Jun
12
2014
Report: Phil Mickelson gets thumbs up from federal authorities
By Bernie D'Amato under General

 

According to ESPN.com, Phil Mickelson has been cleared from an investigation involving trades of Clorox shares. The investigation involving “well-timed” trades of Dean Foods stock is still underway, but no charges have been filed.

Mickelson has said that he didn’t do anything wrong, and his statements are proving truthful amid the reports today.

According to another report by Mathew Goldstein and Ben Protess of Dealbook (A financial news service produced by The New York Times), Mickelson will not be criminally charged as the investigation into Dean Foods moves forward. Instead, the authorities are questioning Mickelson about sports gambler William T. Walters:

Mr. Mickelson, a three-time winner of the Masters golf tournament who is set to compete on Thursday at the United States Open, received some assurances from the government itself. An F.B.I. agent, two of the people briefed on the matter said, has informed Mr. Mickelson that the government is seeking information from him about Mr. Walters and has no plans to criminally charge him. That did not stop the government, which has not accused anyone of wrongdoing in the investigation and ultimately might not file either a criminal or a civil case, from making a pitch to secure Mr. Mickelson’s cooperation. F.B.I. agents have twice approached him out of the blue, the people said, once at an airport and once on a golf course at a tournament.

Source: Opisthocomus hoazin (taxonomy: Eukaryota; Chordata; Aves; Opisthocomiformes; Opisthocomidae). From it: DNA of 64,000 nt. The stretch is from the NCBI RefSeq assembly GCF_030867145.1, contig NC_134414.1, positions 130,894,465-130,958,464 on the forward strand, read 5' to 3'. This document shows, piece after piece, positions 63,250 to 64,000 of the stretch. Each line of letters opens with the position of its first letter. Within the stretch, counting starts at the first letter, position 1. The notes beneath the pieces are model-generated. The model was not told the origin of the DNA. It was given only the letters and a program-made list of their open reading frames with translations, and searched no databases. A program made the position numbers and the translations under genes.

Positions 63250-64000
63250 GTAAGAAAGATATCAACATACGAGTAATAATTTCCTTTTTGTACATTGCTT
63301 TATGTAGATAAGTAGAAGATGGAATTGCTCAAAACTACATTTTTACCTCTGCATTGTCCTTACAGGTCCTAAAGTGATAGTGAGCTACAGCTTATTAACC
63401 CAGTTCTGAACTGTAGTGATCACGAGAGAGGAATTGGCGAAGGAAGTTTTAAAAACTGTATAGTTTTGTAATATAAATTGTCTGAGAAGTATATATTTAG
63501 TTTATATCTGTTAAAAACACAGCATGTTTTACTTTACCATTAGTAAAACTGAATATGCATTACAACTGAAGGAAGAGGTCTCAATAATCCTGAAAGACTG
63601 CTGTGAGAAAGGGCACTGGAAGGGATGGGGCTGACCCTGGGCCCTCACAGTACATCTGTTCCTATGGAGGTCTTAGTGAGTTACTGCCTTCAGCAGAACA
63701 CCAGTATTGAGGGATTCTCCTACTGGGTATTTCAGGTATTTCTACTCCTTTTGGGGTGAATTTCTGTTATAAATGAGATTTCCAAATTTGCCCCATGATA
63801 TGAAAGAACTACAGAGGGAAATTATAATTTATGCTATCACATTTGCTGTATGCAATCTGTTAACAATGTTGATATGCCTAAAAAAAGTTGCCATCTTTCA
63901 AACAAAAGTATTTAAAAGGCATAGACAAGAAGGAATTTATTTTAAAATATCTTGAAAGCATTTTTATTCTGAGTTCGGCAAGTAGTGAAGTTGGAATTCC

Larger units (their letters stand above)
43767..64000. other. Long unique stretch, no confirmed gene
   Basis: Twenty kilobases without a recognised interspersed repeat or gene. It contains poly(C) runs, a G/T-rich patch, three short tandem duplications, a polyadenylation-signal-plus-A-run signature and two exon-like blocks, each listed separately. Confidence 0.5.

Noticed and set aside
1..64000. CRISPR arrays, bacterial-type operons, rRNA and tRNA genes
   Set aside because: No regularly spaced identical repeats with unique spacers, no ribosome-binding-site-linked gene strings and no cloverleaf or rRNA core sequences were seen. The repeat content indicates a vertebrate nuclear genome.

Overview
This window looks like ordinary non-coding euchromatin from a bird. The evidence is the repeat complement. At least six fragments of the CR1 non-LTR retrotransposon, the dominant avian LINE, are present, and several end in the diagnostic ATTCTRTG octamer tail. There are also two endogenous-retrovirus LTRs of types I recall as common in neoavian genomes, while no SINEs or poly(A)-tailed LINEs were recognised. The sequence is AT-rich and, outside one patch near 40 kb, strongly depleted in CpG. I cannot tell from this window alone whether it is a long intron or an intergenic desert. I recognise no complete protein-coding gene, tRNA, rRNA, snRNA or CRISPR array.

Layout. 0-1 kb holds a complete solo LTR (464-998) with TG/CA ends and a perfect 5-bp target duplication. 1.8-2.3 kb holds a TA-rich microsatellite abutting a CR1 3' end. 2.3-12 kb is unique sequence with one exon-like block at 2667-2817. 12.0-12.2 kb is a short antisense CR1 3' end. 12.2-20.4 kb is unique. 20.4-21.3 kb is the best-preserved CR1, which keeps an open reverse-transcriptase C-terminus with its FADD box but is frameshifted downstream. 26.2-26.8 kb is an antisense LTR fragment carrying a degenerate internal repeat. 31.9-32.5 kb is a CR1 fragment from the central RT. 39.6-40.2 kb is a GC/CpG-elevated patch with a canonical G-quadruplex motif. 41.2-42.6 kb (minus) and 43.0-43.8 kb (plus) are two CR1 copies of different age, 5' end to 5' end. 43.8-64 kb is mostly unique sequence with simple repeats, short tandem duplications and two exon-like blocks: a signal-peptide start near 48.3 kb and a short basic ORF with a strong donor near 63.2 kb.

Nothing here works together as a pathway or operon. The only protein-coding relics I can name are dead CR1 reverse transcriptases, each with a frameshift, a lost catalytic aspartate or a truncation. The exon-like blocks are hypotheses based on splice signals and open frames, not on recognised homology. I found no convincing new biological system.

Goldstein and Protess went on to say The New York Times mistakenly reported on Mickelson’s involvement in the Clorox investigation based on information provided by “other people briefed on the matter who have since acknowledged making a mistake:”

Although Mr. Icahn and Mr. Walters remain under investigation over Clorox, the F.B.I. and the Securities and Exchange Commission have found no evidence that Mr. Mickelson traded Clorox shares. The overstated scope of the investigation came from information provided to The Times by other people briefed on the matter who have since acknowledged making a mistake.

After shooting an even-par 70 in the first round of the U.S. Open, Phil was asked about the recent reports. He said, “I just got off the golf course. But I’ll continue to say, I haven’t done anything wrong. And if there’s — I’m willing to help out, love to help out any way on the investigation. So like I said before, with an investigation going on, I’m not going to comment any further on it. But I’ll continue to say that I’ve done absolutely nothing wrong.”

–Bernie D’Amato